Monday, December 19, 2005

Oh, those Canadian pharmacies!

Funny how it all seems to come together in my inbox these days. Today's batch included a whole raft of messages about enforcement actions by the FDA and links to a couple of very interesting press items. One (an AP news story) focused on counterfeit Tamiflu now entering the country and the other (an FDA press release) focused on "Operation Bait and Switch," which checked out the origins of medications ordered from several online "Canadian pharmacies." In the latter action, the FDA discovered that:
However, only 15 percent of the “Canadian” drugs in the parcels examined actually originated in Canada. The remaining 85 percent were manufactured in 27 different countries. In addition to having been falsely promoted as being of Canadian origin, many of these drugs were not adequately labeled in English to help assure safe and effective use.

Even worse,
Thirty two of the pharmaceuticals sampled, representing three distinct drug products, have been determined to be counterfeit.

Reading these messages reminded me of the bill that Representative Hochberg introduced regarding Canadian pharmacies in this past legislative session. As you may recall, the substance of the bill was added as an amendment to the reauthorization of the Texas Board of Pharmacy, and the substance was basically that that Board would help certify real "brick and mortar" Canadian pharmacies as being real "brick and mortar" pharmacies that can safely ship safe medications to Texans.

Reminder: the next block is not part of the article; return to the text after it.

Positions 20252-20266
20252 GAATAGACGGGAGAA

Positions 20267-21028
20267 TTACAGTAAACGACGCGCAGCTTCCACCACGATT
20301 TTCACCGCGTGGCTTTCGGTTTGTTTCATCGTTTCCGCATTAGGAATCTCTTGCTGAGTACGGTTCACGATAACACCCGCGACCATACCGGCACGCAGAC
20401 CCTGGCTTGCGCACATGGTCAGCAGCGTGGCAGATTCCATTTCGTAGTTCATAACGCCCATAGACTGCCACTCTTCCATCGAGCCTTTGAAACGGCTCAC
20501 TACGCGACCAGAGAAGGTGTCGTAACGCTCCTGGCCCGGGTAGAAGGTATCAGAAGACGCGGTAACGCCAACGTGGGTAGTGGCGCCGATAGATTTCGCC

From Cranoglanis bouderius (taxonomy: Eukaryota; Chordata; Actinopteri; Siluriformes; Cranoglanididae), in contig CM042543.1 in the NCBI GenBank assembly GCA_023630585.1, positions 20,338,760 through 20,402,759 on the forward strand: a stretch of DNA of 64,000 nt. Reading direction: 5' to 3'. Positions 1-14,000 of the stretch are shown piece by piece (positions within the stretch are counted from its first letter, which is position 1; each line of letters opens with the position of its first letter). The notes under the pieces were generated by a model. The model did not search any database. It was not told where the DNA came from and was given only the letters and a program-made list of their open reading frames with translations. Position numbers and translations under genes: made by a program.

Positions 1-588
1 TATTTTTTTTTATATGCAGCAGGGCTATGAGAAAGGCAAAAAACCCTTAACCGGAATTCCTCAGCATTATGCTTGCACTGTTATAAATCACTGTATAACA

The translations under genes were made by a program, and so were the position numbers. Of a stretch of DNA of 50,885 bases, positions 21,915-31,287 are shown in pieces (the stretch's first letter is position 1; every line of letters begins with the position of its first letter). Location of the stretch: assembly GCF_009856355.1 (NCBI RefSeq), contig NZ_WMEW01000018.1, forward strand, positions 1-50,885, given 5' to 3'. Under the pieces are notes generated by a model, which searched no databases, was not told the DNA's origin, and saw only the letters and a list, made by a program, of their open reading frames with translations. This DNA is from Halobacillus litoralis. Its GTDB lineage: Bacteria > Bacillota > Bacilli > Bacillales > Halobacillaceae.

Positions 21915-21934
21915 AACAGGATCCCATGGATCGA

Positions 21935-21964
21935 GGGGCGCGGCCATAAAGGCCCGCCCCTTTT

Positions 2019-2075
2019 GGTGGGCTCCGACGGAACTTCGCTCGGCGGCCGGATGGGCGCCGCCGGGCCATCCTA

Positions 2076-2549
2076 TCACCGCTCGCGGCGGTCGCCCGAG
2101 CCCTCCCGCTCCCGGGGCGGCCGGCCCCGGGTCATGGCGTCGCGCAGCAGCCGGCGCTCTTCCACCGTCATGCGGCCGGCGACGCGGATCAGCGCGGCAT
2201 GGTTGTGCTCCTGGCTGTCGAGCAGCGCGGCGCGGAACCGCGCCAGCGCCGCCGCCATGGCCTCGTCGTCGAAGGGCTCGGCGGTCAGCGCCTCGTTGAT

All of this made me curious about how things were coming along on this matter, so I popped over to the Board of Pharmacy web site and found a link to information about this very subject right on the front page. It would seem that the FDA is also unhappy with Texas for "promoting" the reimportation of medications through this safety measure and says that the Texas law is in conflict with federal law. The Board has already written its rules but is holding them in abeyance while it waits for an Attorney General's opinion about whether any part of the Texas law is still salvageable (or whether Austin trumps Washington).

The ins and out of this whole reimportation thing can get a little complicated, but the safety issues are very clear, as the two press releases from the FDA show.
  1. Sometimes people lie on the Internet. If you choose to order any medications through an online pharmacy, no matter whether it is Canadian or otherwise, it would be wise to take some steps to determine whether the pharmacy is legitimate.
  2. Sometimes drugs that are ordered from Canada are actually shipped from a third country. Look at the package before you take the medication to make sure that it comes from a safe source. If the package is labelled in Cyrillic, there's a pretty good clue that you're not getting what you ordered.
  3. Sometimes counterfeit "drugs" are substituted for the medications that you order. Again, look at the package, look at the actual medication.
It sorta makes you wish that there were somewhere to go to find out which online pharmacies were really safe, doesn't it? For now, you're on your own. "Caveat emptor," as they say in East Texas.

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